More detailed quality indicators related to carpal tunnel syndrome (CTS) were also developed. Table 1 summarizes the indicators; they would be applicable to both primary care and neurology practitioners, for which additional payment incentives could be developed by insurers. These quality indicators of care for CTS have now been incorporated into a treatment guideline for the care of workers with CTS in WA state workers' compensation.

The overall COHE effort led to substantial disability prevention and reduced cost in the workers' compensation system. Among cases with any lost work time, disability was reduced by approximately 17 days/case, and costs were reduced (medical and disability) by approximately $450/case in one year. Over 5,000 days disability/1,000 workers treated were avoided from the COHE approach. With a three-to-four year follow-up, the amount saved ballooned to nearly double the amount of savings seen at one year. The longer term follow-up also saw quite dramatic reductions or improvements in other correlates of long-term disability in the system, such as the frequency of permanent total disability.9

Table 1: Occupational Health CTS Quality Indicators

Clinical care action

Timeframe*

Early screen for presence/absence of CTS

First health care visit

Documented history of physical work and nonwork exposures and determination of work relatedness

First or second health care visit

Communication with employer re: return to work via Activity Prescription Form, provider's return-to-work (RTW) form, or phone call

Each visit

Referral to specialist if no RTW or clinical improvement

If > two weeks of time loss occurs or no improvement of symptoms within six weeks

Specialist visit

Within one to three weeks of referral

Nerve conduction studies

If the diagnosis of CTS is being considered, schedule studies ASAP; if time loss will extend beyond two weeks, or if surgery is being considered, these tests are required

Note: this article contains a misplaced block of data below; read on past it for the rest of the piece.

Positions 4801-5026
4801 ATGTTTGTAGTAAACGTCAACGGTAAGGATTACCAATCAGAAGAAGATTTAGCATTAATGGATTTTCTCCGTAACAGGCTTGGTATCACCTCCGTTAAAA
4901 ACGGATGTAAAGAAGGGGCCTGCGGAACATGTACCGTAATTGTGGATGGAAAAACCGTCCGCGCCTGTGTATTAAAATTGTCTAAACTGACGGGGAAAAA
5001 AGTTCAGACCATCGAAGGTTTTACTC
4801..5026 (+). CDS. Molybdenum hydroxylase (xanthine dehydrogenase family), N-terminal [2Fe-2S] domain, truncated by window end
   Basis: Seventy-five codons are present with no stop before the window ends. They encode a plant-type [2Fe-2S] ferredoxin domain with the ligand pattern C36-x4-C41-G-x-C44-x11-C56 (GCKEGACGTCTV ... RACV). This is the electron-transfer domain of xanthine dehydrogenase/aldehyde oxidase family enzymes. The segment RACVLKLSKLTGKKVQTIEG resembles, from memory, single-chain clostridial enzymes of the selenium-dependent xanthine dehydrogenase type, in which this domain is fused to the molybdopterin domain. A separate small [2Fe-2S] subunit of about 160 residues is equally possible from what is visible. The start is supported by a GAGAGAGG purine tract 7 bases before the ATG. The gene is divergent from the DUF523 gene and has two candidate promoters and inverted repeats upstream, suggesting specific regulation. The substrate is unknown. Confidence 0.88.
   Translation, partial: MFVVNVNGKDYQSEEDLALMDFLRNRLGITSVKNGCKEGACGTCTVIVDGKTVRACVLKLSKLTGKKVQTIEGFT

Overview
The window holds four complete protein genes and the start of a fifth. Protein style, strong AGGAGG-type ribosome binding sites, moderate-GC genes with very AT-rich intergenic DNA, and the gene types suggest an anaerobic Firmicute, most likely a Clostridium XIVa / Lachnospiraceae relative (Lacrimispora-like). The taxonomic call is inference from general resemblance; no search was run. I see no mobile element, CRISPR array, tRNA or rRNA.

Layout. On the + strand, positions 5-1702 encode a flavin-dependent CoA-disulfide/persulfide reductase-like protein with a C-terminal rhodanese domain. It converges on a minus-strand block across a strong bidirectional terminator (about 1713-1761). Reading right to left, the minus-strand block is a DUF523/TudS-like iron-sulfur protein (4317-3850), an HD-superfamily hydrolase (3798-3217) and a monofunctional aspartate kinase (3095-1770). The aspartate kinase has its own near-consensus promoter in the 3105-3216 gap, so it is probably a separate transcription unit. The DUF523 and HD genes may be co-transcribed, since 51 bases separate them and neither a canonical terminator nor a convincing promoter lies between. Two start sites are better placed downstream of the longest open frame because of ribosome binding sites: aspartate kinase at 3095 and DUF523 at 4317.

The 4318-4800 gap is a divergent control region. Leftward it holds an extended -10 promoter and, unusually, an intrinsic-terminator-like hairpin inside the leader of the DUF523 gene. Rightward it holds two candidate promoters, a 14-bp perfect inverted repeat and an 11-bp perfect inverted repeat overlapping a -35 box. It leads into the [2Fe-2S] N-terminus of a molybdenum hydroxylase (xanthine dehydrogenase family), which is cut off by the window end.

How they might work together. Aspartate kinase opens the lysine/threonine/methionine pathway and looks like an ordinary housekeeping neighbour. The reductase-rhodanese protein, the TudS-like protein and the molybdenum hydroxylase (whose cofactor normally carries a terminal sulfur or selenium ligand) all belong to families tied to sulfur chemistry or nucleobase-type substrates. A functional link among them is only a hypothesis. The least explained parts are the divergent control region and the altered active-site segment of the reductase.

Referral for assessment of RTW impediments

If time/loss four to six weeks

Surgical decompression

Within four to six weeks of determination of need for surgery

Ergonomic assessment of worksite

Within two weeks of first health care visit to

  1. assist with work modification and
  2. determine if physical hazards may put other workers at risk for CTS

* The Timeframe column is anchored in time from claim filing, or first provider visit related to CTS complaints.

"A" Docs and Specialty Incentives

The WA DLI has also developed two additional pilots: one related to nonfinancial incentives in utilization review, and a second related to financial incentives for improved surgical practice. The innovative utilization review project rewards surgeons requesting nonspinal surgical procedures who have had a two-year track record of 100 percent compliance with DLI surgical treatment guidelines. These "A" surgeons are allowed to submit requests for procedures in a much more efficient manner, receiving approval within four hours without any requirement for additional paperwork. Retrospective review of a random sample of cases is performed annually, and, since the program was initiated five years ago, none of the "A" surgeons has lost his or her status.